Unix style spatial ETL with fio cat, collect, and load

In Fiona 1.4.0 I added a fio-cat command to the CLI which works much UNIX cat. It opens one or more vector datastets, concatenating their features and printing them to stdout as a sequence of GeoJSON features.

$ fio cat docs/data/test_uk.shp | head -n 2
{"geometry": {"coordinates": [...], "type": "Polygon"}, "id": "0", "properties": {"AREA": 244820.0, "CAT": 232.0, "CNTRY_NAME": "United Kingdom", "FIPS_CNTRY": "UK", "POP_CNTRY": 60270708.0}, "type": "Feature"}
{"geometry": {"coordinates": [...], "type": "Polygon"}, "id": "1", "properties": {"AREA": 244820.0, "CAT": 232.0, "CNTRY_NAME": "United Kingdom", "FIPS_CNTRY": "UK", "POP_CNTRY": 60270708.0}, "type": "Feature"}

I've replaced most of the coordinates with ellipses to save space in the code block above, something I'll continue to do in examples below.

I said that fio-cat concatenates features of multiple files and you can see this by using wc -l.

$ fio cat docs/data/test_uk.shp | wc -l
$ fio cat docs/data/test_uk.shp docs/data/test_uk.shp | wc -l

If you look closely at the output, you'll see that every GeoJSON feature is a standalone text and each is preceded by an ASCII RS (0x1E) control character. These allow you to cat pretty-printed GeoJSON (using the --indent option) containing newlines that can still be understood as a sequence of texts by other programs. Software like Python's json module and Node's underscore-cli will trip over unstripped RS, so you can disable the RS control characters and emit LF delimited sequences of GeoJSON (with no option to pretty print, of course) using --x-json-seq-no-rs.

To complement fio-cat I've written fio-load and fio-collect. They read features from a sequence (RS or LF delimited) and respectively write them to a formatted vector file (such as a Shapefile) or print them as a GeoJSON feature collection.

Here's an example of using fio-cat and load together. You should tell fio-load what coordinate reference system to use when writing the output file because that information isn't carried in the GeoJSON features written by fio-cat.

$ fio cat docs/data/test_uk.shp \
| fio load --driver Shapefile --dst_crs EPSG:4326 /tmp/test_uk.shp
$ ls -l /tmp/test_uk.*
-rw-r--r--  1 seang  wheel     10 Oct  5 10:09 /tmp/test_uk.cpg
-rw-r--r--  1 seang  wheel  11377 Oct  5 10:09 /tmp/test_uk.dbf
-rw-r--r--  1 seang  wheel    143 Oct  5 10:09 /tmp/test_uk.prj
-rw-r--r--  1 seang  wheel  65156 Oct  5 10:09 /tmp/test_uk.shp
-rw-r--r--  1 seang  wheel    484 Oct  5 10:09 /tmp/test_uk.shx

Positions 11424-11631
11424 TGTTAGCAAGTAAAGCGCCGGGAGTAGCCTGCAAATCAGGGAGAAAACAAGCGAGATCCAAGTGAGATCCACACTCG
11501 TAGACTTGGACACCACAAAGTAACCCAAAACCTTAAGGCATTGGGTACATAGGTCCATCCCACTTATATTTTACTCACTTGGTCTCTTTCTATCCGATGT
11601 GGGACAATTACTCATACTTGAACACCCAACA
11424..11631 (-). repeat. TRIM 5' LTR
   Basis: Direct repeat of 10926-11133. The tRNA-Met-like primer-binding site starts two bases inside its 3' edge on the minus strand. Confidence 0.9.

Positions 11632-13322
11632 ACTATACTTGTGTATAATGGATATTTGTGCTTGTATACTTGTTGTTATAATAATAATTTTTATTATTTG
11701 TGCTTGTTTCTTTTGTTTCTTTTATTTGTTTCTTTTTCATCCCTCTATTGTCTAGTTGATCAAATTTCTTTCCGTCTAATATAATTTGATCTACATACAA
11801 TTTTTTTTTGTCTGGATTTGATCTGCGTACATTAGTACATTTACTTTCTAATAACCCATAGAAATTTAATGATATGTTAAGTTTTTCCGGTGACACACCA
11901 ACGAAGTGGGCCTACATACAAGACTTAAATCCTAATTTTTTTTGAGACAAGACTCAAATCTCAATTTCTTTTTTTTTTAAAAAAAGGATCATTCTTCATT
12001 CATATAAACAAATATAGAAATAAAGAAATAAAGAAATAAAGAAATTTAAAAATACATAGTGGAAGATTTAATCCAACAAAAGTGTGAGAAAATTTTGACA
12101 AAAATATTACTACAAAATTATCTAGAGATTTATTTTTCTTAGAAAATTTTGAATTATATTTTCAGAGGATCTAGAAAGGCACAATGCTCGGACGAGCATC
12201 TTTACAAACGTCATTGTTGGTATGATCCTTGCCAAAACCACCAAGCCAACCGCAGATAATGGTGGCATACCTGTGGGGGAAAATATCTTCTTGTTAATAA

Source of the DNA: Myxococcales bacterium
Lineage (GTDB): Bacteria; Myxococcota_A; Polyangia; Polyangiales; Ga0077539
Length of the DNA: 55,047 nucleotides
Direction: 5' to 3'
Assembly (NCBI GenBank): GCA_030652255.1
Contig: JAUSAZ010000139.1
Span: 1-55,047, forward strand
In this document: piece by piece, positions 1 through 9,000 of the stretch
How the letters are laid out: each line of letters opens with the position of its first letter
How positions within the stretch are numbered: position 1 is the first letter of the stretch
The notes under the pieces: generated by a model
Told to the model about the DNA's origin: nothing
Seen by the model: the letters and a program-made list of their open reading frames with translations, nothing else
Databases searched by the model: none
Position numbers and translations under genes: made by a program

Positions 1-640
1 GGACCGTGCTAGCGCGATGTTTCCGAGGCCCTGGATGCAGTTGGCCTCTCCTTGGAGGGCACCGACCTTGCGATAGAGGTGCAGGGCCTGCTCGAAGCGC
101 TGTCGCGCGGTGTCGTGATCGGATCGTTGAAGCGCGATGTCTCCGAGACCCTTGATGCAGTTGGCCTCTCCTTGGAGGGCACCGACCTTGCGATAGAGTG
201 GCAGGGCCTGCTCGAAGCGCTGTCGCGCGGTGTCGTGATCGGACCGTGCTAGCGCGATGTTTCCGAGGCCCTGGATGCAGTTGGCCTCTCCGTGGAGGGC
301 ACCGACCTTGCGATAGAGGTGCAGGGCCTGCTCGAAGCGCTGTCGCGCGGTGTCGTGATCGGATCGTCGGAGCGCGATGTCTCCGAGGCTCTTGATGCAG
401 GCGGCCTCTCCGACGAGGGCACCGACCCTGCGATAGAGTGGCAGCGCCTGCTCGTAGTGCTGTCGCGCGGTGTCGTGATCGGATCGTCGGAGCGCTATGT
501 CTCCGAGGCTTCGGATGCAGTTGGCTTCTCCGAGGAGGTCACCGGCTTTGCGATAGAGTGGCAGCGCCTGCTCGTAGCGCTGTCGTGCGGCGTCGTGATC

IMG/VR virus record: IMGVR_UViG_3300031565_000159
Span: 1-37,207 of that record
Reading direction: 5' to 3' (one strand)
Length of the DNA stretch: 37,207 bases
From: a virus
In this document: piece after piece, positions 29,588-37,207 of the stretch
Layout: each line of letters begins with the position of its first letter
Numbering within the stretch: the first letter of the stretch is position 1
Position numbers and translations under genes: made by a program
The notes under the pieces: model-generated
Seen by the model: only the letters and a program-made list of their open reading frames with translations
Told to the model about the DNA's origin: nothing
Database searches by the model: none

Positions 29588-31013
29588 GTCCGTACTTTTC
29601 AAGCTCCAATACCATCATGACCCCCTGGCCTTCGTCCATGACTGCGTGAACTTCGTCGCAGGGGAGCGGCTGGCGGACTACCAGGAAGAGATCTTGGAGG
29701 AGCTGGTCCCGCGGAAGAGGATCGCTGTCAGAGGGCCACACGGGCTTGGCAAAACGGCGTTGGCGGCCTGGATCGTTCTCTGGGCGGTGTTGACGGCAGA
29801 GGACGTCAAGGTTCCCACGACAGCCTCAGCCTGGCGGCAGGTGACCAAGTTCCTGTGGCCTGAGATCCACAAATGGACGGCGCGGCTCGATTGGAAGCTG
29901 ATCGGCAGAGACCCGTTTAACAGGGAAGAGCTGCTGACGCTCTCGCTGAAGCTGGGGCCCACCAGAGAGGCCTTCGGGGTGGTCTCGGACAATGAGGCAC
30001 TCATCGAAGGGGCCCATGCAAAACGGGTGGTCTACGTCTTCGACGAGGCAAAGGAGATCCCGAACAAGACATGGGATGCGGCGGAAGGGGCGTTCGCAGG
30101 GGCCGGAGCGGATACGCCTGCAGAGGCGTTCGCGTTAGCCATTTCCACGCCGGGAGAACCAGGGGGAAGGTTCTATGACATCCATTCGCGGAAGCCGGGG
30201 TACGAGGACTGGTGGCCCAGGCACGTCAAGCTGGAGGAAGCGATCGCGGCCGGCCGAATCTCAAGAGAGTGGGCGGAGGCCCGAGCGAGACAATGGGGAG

And here's one of fio-cat and collect.

$ fio cat docs/data/test_uk.shp | fio collect --indent 4 | head
    "features": [
            "geometry": {
                "coordinates": [
$ fio cat docs/data/test_uk.shp | fio collect --indent 4 | tail
                "CAT": 232.0,
                "CNTRY_NAME": "United Kingdom",
                "FIPS_CNTRY": "UK",
                "POP_CNTRY": 60270708.0
            "type": "Feature"
    "type": "FeatureCollection"

Does it look like I've simply reinvented ogr2ogr? The difference is that with fio-cat and fio-load there's space in between for programs that process features. The programs could be written in any language. They might use Shapely, they might use Turf. The only requirement is that they read and write sequences of GeoJSON features using stdin and stdout. A nice property of programs like these is that you can sometimes parallelize them cheaply using GNU parallel.

The fio-buffer program (unreleased) in the example below uses Shapely to calculate a 100 km buffer around features (in Web Mercator, I know!). Parallel doesn't help in this example because the sequence of features from fio-cat is fairly small, but I want to show you how to tell parallel to watch for RS as a record separator.

$ fio cat docs/data/test_uk.shp --dst_crs EPSG:3857 \
> | parallel --pipe --recstart '\x1E' fio buffer 1E+5 \
> | fio collect --src_crs EPSG:3857 \
> | geojsonio

Here's the result. Unix pipelines, still awesome at the age of 41!

The other point of this post is that, with the JSON Text Sequence draft apparently going to publication, sequences of GeoJSON features not collected into a GeoJSON feature collection are very close to being a real thing that developers should be supporting.